Six Sigma

Overview of Six Sigma Methodologies (DMAIC and DFSS)

Six-Sigma is a well disciplined and structured set of techniques and tools for process improvement and quality attainment. The strategy was introduced by engineer Bill Smith while working at Motorola in 1986. Jack Welch made it central to his business strategy at General Electric in 1995. Today, it is successfully used in many industrial sectors.

As with TQMOpens in new window, the key focus of all Six Sigma is to optimize overall business results by balancing cost, quality; as well as improving customer satisfaction, work processes, profitability, speed, and efficiencies of all kinds.

What Exactly Is Six Sigma?

Six Sigma is a smarter way to manage a business or a department. Six Sigma puts the customer first and uses facts and data to drive better solutions.

Six Sigma is a method that provides businesses with tools to improve the capability of their business processes. It brings about increase in performance, improvement in profits, reduction in defect, boosts in employee morale, quality of products or services, which ultimately culminates in customer satisfaction.

The term Six Sigma is derived from statistics and is used in statistical quality control, which evaluates process capability.

Sigma is a letter (σ) in the Greek alphabet used to denote the standard deviation of a process. A standard deviation measures the variation or amount of spread about the process mean. A process with Six Sigma capability exhibits twelve standard deviations between the upper and lower specification limits. Essentially, under Six Sigma, process variation is reduced so that no more than 3.4 parts per million fall outside the specification limits. The higher the sigma level, the more assurance we have in the process producing defect-free outcomes.

Six Sigma is both a statistical concept that measures the number of nonconformities in a product or service, and a quality improvement methodology that helps to analyze problems and find the solutions and control the nonconformities. Six Sigma methodologies target three main areas:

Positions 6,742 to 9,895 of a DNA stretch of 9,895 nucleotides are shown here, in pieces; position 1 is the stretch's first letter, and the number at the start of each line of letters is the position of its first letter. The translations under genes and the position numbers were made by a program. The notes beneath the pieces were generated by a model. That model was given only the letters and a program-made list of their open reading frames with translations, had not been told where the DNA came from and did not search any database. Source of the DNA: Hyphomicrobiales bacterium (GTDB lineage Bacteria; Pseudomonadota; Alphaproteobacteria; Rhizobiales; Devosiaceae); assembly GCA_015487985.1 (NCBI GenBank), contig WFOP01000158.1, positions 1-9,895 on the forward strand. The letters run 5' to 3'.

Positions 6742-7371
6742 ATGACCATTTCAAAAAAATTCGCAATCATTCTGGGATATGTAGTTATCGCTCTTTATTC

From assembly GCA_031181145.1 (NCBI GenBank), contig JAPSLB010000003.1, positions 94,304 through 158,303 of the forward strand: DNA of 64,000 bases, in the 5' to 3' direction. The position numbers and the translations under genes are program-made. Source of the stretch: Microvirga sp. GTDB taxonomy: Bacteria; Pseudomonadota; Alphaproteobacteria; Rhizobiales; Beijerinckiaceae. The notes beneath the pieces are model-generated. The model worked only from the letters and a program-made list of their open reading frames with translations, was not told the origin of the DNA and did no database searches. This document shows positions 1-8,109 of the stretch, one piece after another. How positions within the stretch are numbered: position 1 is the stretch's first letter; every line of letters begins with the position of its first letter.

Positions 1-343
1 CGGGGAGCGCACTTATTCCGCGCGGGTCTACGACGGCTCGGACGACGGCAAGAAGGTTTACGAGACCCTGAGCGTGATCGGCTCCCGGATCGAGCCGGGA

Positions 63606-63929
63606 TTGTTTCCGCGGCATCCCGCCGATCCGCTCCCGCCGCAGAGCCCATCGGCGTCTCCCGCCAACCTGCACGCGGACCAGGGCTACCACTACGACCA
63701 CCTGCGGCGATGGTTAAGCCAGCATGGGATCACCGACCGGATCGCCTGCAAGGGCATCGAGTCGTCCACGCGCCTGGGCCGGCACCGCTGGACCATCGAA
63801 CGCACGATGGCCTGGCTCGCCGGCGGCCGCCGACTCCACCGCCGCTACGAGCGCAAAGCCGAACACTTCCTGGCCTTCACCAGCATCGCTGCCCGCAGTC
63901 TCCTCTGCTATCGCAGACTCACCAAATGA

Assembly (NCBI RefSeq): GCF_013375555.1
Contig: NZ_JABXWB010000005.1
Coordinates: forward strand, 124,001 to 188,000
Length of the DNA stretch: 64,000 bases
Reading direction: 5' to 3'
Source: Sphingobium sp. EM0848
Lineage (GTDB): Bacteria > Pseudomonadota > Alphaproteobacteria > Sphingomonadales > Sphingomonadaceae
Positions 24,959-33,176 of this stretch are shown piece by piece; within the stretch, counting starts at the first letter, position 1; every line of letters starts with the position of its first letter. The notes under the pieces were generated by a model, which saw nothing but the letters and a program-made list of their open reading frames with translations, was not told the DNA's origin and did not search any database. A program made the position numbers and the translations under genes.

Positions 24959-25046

• Improving customer satisfaction
  • Reducing cycle time
  • Reducing defect

Improvements in these areas usually represent dramatic cost savings to businesses, as well as opportunities to attain customers, capture new markets, and build a reputation for top performing products and services.

Achieving the goal of Six Sigma requires more than small, incremental improvements; it requires breakthroughs in every area of an operation. In statistical terms, “reaching Six Sigma” means that your process or product will perform with almost no defects.

But the real message of Six Sigma goes beyond statistics. Six Sigma is a total management commitment and philosophy of excellence, customer focus, process improvement, and the rule of measurement rather than gut feel.

Six Sigma is about making every area of the organization better able to meet the changing needs of customers, markets, and technologies — with benefits for employees, customers, and shareholders.

In that sense, Six Sigma is a more strategic and more aggressive initiative than simple improvement projects.

One particularly eloquent testimonial of the impact of Six Sigma is provided by Robert W. GalvinOpens in new window, previous Chairman of the Executive Committee, Motorola, IncOpens in new window. In the foreword to the book Modern Industrial Statistics: Design and Control of Quality and Reliability by Kenett and Zacks, Galvin states:

At Motorola we use statistical methods daily throughout all of our disciplines to synthesize an abundance of data to derive concrete actions. … How has the use of statistical methods within Motorola Six Sigma initiative, across disciplines, contributed to our growth? Over the past decade we have reduced in-process defects by over 300 fold, which has resulted in a cumulative manufacturing cost savings of over 11 billion dollars.

Terminologies in Six Sigma

  1.    Green Belt

An employee of an organization who participates in a Six Sigma team is referred to as Green Belt.

A Green Belt will have sufficient knowledge to support and champion Six Sigma implementation and to participate in Six Sigma projects as team leader or team member.

  1.    Black Belt

A managerial level or technical specialist assigned full responsibility to implement Six Sigma throughout the business unit is referred to as Black Belt.

This term, as well as Six Sigma, Green Belts, etc., were coined by Motorola and adopted by other organizations as a de facto industry standard.